China caps emissions for rare earth miners
New rules are expected to raise global prices for the 17 'rare earth' metals, which are used in many high-tech devices.
Tue, Mar 01, 2011 at 06:52 AM
EMISSIONS CONTROL: Toxic rare-earth byproducts are discharged into a "rare earth lake" in Baotou, China. (Photo: Weng Huan/ChinaFotoPress/ZUMA Press)
China has tightened its grip over the rare earths industry by setting tough emission limits on miners producing the lucrative metals, which are indispensable in making many high-tech products.
The emission caps on about 15 pollutants will apply to all industry players including miners and smelters of rare earth alloys, the Ministry of Environmental Protection said Monday in a statement.
"The making and implementation of the standards will help raise the threshold for entering the rare earth industry ... and promote the sustainable and healthy development of the sector," the statement said.
The rules will take effect from October 1 for new projects, it said.
Existing players have until the beginning of 2014 to comply with the new standards.
Experts said the regulations would likely increase production costs and push up export prices of the metals — a collection of 17 elements that have become vital ingredients in products ranging from iPods to wind turbines to missiles.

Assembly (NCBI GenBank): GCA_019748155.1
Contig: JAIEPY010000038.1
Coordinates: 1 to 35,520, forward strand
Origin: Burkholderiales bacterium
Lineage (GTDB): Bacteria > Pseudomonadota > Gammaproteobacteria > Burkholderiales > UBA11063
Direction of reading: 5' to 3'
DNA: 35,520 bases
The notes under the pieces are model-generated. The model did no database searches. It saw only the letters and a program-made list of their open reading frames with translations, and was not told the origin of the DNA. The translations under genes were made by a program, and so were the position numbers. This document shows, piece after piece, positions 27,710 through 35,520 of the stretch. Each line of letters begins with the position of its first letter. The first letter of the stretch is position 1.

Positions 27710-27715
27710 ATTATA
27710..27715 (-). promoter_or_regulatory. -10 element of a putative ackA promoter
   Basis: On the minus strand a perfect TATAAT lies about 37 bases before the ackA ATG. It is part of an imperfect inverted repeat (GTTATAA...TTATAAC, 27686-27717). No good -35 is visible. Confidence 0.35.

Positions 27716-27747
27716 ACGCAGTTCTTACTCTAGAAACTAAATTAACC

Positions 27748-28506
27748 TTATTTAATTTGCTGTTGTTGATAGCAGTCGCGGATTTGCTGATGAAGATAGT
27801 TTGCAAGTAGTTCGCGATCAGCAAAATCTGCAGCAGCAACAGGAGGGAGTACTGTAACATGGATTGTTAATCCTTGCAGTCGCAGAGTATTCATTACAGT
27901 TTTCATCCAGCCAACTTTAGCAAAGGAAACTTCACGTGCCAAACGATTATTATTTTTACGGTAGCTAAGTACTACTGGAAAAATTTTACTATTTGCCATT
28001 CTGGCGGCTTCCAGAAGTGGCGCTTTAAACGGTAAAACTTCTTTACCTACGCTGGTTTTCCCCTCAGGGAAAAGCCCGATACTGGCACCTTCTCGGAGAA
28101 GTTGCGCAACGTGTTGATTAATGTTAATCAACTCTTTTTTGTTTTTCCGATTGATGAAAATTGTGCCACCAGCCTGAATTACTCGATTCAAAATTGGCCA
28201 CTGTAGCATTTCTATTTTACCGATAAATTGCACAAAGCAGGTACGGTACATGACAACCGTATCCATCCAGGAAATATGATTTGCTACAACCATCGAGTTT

"Prices will rise because ... environmental protection measures will lead to a fall in supply as some miners may have to suspend production," Sang Yongliang, an analyst with Guotai Jun'an Securities in Shanghai, told AFP.
"This is also an approach by the government to consolidate the industry."
Until now China has had lax restrictions on emissions in the rare earth industry and therefore pollutants generated by the sector "had not been effectively controlled," the ministry said.
China, which produces more than 95 percent of the world's rare earths, has tightened control over the elements by cutting quotas for overseas shipments and hiking export taxes, triggering mounting complaints abroad.
In December, the United States called on China not to use rare earths as a "trade weapon" after Japanese industry said Beijing temporarily cut off exports in 2010 amid a territorial row.
China has denied any political motivations, insisting the tightened oversight was due to environmental concerns and the need for a more sustainable approach to the harvesting of its rare earth deposits.
The commerce ministry said late last year it had slashed rare earth export quotas by about 35 percent for the first six months of this year, but added that did not necessarily mean full-year export quotas would drop that much.
The country is building strategic reserves of the metals and has brought 11 rare earth mines under state control as it consolidated the industry — another move analysts said could drive up prices.
Copyright 2011 AFP Global Edition